Under pressure from consumer advocates, President Barack Obama signed a bill into law on Friday that once again allows consumers to unlock cellphones without having to obtain permission from the original wireless provider.
An exemption had existed for unlocking cellphones under current copyright law, and exemption that the US Copyright Office, under pressure from wireless providers, let lapse in early 2013.
This left consumers in the lurch, unable to switch providers without going through the often cumbersome unlocking processes that some providers offered.
The solution, at least a temporary one, was to re-introduce into law the previous exemption, and this was achieved through a bill co-sponsored by Sen. Patrick Leahy (D-Vt.). A bill that was signed into law on Friday by President Obama.
"Our laws should not prohibit consumers from carrying their cell phones to a new network, and we should promote and protect competition in the wireless marketplace," said Sen. Patrick Leah.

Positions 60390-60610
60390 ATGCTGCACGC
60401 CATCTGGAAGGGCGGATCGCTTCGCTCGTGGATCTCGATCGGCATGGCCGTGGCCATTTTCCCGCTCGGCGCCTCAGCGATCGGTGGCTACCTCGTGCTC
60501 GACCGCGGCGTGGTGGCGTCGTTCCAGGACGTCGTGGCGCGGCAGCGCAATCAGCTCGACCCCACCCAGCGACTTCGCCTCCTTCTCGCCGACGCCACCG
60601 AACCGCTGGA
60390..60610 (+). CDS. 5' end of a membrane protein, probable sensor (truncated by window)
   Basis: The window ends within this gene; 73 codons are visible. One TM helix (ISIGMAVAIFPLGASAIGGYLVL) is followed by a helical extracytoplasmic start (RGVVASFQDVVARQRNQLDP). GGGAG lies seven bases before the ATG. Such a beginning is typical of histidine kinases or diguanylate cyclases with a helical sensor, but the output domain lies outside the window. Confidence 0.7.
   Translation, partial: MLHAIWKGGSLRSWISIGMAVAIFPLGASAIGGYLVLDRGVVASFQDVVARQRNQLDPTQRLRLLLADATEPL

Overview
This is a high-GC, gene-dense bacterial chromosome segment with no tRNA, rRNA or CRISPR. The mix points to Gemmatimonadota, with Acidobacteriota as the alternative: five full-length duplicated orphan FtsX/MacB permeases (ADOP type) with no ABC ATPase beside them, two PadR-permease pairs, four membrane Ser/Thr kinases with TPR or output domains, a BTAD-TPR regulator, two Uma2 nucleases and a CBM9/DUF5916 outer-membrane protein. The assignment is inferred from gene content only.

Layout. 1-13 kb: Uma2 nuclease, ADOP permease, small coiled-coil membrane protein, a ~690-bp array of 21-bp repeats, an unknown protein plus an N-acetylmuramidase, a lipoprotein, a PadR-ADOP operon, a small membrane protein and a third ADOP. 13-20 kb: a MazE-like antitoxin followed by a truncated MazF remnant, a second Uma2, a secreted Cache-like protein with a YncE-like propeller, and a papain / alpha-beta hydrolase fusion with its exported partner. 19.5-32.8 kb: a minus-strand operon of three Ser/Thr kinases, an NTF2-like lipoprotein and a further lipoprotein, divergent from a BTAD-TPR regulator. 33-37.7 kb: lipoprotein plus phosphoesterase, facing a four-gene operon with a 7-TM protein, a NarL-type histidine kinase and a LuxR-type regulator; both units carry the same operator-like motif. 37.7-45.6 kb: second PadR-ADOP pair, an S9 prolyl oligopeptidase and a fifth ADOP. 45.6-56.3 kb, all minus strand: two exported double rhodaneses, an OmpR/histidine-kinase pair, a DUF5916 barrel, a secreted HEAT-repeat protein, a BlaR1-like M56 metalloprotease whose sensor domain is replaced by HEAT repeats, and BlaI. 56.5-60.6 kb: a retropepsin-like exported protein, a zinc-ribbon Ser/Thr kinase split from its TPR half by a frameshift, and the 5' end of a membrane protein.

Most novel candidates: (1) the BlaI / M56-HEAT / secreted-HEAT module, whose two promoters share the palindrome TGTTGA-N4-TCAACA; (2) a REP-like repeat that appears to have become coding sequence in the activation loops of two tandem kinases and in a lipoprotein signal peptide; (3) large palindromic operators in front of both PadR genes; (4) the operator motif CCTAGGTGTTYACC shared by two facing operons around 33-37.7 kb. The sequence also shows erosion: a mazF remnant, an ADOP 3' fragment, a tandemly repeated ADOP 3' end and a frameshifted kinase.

The new law is only effective until the US Copyright Office re-examine exemptions, most likely in late 2015. This exemption also only apply to cellphones at the moment, but the bill directs the US Copyright Office to also look into extending the exemption to other devices, such as tablets.
The CTIA, a group that represents the major wireless providers, cautiously welcomed the new changes.
"Even though the vast majority of Americans enjoy upgrading to new devices once their contract terms are fulfilled, we recognize that some consumers may want to unlock their devices to move to another carrier," the group said via a statement.